Transitions are almost always wrenching for an organization or a team within an organization, even when the result of the transition will be beneficial to all concerned. Leaders can make transitions worse by insensitivity or tone-deafness to the effect the music of the transition has on the ears of the team.

Organizational transitions of all kinds are navigated well when you use these three practices:

  1. Gain credibility – leaders are even-handed and fair, and so make deposits of trust, which can be borrowed against when tough changes have to be instituted.
  2. Practice transparency – unless trade secrets which would compromise competitive advantage are at stake, default to sharing details about the conditions that shape transition decisions, the rationale for unpopular decisions, and the long-term effects on those in the organization.
  3. Demonstrate honor – in the case of terminations and layoffs, unless an employee was dismissed for ethical or legal reasons make every effort to honor those leaving, thank them for their contributions and point out their positive characteristics. This is the right thing to do for the one leaving and it engenders trust and loyalty among those staying!

Three Keys To Change When Change Is Tough


March 5, 2017

 

Change leadership is not for the faint of heart. Resistance is expected and inevitable and can feel like a slammed, locked door.  To keep your momentum going, here are three keys to unlock common change barriers.

1. Let Ideas Percolate
Your culture did not get to where it is overnight. And you won’t be able to change it overnight. Your job as a leader is to “stand on the balcony”, looking down on the dance floor, viewing the big picture. When you do this you are able to get out of the moment and its tyranny of the urgent and into a broader view, where moving parts mesh into a whole. Do not let up on your efforts at cultural change but do not be discouraged if there are times when the pace feels too slow for you.

2. Raise The Temperature
Expose competing values. Encourage conflict (for more on this, see here). The work of a leader is not to squelch but rather to spotlight competing values, especially when they relate to the core mission of the organization. Real change cannot happen unless people are allowed to see where their values compete and where they differ and when this is done in a climate of encouragement and acceptance. This hurts, it’s risky, and it can feel scary. But culture doesn’t start to shift until someone raises the tough questions and hence the temperature.

3. Give Grief Room
When people lose something, they grieve. And there are “losers” in cultural transformation. People lose the familiar, they lose perks, they may lose titles, positions, or power. When things change – even for the better – there is loss. This is OK. It’s necessary. People can’t heal until they do grieve and you can’t change an organizational culture without healing.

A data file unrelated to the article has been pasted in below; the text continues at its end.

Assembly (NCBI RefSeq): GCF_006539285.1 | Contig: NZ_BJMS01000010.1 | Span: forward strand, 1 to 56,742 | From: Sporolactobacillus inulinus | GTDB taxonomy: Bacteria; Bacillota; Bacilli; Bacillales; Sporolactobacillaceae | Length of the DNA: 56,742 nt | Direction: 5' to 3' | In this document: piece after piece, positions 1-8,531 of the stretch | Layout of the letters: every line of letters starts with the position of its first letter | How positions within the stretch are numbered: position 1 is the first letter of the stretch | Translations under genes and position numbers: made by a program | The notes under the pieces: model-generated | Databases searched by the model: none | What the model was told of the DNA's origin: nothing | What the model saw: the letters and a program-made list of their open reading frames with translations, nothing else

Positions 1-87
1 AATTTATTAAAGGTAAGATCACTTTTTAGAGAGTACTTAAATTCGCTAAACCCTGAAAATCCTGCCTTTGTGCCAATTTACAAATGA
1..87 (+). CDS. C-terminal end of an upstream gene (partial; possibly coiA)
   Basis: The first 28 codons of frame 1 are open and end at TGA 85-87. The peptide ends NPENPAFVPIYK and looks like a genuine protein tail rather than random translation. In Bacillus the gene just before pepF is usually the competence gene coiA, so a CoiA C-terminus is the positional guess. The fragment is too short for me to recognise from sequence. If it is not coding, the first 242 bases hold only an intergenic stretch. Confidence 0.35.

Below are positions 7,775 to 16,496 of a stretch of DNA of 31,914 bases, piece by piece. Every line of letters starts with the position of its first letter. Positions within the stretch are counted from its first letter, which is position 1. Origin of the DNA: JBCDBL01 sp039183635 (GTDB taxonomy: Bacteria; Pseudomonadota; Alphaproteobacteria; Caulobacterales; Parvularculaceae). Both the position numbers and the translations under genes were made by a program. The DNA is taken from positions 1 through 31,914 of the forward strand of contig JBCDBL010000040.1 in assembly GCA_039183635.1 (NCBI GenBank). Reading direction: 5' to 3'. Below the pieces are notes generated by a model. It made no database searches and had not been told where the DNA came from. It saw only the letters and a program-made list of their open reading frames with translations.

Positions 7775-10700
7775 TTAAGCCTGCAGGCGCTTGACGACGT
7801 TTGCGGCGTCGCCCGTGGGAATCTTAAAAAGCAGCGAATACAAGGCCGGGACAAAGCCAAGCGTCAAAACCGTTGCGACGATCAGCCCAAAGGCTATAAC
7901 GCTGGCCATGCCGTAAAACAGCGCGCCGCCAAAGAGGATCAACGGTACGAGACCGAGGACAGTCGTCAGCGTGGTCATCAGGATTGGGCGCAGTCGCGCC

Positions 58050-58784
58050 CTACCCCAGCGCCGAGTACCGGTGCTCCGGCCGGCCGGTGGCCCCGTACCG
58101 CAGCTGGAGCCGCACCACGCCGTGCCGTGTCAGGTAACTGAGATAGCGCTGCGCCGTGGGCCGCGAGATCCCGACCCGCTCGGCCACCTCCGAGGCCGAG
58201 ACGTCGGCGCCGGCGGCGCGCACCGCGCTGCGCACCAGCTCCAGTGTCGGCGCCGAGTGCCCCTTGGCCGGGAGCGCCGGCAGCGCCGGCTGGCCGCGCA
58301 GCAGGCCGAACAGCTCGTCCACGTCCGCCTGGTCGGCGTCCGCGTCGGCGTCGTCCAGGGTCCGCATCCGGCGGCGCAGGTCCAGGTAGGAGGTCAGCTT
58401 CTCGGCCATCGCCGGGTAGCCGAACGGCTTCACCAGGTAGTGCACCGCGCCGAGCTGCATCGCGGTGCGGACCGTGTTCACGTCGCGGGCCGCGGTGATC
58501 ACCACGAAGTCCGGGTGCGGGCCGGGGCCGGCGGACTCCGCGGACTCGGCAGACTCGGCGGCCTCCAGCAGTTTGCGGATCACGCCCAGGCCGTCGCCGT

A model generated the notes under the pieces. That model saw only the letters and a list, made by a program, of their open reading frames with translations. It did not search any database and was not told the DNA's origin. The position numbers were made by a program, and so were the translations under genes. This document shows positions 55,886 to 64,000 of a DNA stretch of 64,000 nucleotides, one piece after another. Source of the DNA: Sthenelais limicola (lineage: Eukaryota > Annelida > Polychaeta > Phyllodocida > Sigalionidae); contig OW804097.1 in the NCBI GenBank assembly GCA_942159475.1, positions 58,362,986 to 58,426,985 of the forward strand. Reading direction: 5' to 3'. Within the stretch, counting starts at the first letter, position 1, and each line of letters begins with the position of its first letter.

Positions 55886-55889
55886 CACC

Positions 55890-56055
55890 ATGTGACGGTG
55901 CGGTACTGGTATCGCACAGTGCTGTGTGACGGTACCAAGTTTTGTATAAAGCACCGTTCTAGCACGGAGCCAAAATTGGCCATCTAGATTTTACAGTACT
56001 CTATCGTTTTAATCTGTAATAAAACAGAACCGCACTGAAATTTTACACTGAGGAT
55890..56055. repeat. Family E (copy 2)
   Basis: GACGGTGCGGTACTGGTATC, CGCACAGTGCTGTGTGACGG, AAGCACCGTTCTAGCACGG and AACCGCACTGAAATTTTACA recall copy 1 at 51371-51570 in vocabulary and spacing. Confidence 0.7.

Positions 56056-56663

Situations and teams differ. But chances are one of these keys will unlock the door barring you from the change and progress you need.

 

The Change Resistance Avalanche


February 28, 2017

Here’s how it works…

If people do not feel like they can contribute, change will be impossible…
If they do not feel like they belong they won’t embrace change.
If they do not feel like they are making a difference they
will not support necessary changes.
So the organization becomes static.
And a static organization is headed for extinction.

 

Quick, Change Something – Now!


January 2, 2017

 

There’s no better time to disrupt the status quo than at the dawn of a New Year. Calendars are clicked over, resolutions are made, there is a general sense that it’s time for a fresh start. But the time to make disruptive changes is a short one – the status quo tends to fight its way to the top of the heap in short order.

This is simply the normal course of things – all organizations tend to maintain the status quo.

This is true whether the organization is a business, a family, a government agency, or a not-for-profit.

We’re comfortable with the status quo, even if we know it could be better, and often we will work vigorously to protect it. It’s just the way systems work.

One of the main tasks of a leader is to disrupt the status quo, to bring change. The problem is that often we don’t know how to do it.

So, we rely on what has worked before. If we’re in a leadership position, something we have done in the past has worked and so we keep trying that again and again…until it doesn’t work anymore.

You know the adage – if the only tool you have is a hammer, everything looks like a nail. If you have a go-to approach for problem-solving, you will be tempted to use it over and over again.

Until yesterday’s solution becomes today’s problem.